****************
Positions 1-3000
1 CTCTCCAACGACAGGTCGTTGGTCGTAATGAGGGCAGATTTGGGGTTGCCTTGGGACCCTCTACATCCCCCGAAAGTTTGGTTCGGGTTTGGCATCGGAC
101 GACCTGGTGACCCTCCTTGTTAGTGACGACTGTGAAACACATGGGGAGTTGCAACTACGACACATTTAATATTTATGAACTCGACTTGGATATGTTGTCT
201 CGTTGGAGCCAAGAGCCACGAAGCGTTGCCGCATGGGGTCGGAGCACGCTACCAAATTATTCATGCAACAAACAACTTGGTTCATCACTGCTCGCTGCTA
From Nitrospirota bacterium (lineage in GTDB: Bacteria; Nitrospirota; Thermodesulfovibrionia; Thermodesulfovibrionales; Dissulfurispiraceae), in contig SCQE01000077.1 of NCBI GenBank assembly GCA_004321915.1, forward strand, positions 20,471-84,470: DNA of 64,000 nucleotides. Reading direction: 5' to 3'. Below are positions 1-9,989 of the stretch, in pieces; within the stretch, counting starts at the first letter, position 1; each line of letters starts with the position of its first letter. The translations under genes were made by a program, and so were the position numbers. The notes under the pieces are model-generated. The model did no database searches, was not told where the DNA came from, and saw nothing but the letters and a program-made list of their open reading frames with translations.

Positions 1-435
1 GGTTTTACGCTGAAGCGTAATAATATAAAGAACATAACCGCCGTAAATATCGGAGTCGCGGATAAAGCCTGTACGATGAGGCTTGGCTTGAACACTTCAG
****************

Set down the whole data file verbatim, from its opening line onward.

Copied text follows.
Positions 1-3000
1 CTCTCCAACGACAGGTCGTTGGTCGTAATGAGGGCAGATTTGGGGTTGCCTTGGGACCCTCTACATCCCCCGAAAGTTTGGTTCGGGTTTGGCATCGGAC
101 GACCTGGTGACCCTCCTTGTTAGTGACGACTGTGAAACACATGGGGAGTTGCAACTACGACACATTTAATATTTATGAACTCGACTTGGATATGTTGTCT
201 CGTTGGAGCCAAGAGCCACGAAGCGTTGCCGCATGGGGTCGGAGCACGCTACCAAATTATTCATGCAACAAACAACTTGGTTCATCACTGCTCGCTGCTA
From Nitrospirota bacterium (lineage in GTDB: Bacteria; Nitrospirota; Thermodesulfovibrionia; Thermodesulfovibrionales; Dissulfurispiraceae), in contig SCQE01000077.1 of NCBI GenBank assembly GCA_004321915.1, forward strand, positions 20,471-84,470: DNA of 64,000 nucleotides. Reading direction: 5' to 3'. Below are positions 1-9,989 of the stretch, in pieces; within the stretch, counting starts at the first letter, position 1; each line of letters starts with the position of its first letter. The translations under genes were made by a program, and so were the position numbers. The notes under the pieces are model-generated. The model did no database searches, was not told where the DNA came from, and saw nothing but the letters and a program-made list of their open reading frames with translations.

Positions 1-435
1 GGTTTTACGCTGAAGCGTAATAATATAAAGAACATAACCGCCGTAAATATCGGAGTCGCGGATAAAGCCTGTACGATGAGGCTTGGCTTGAACACTTCAG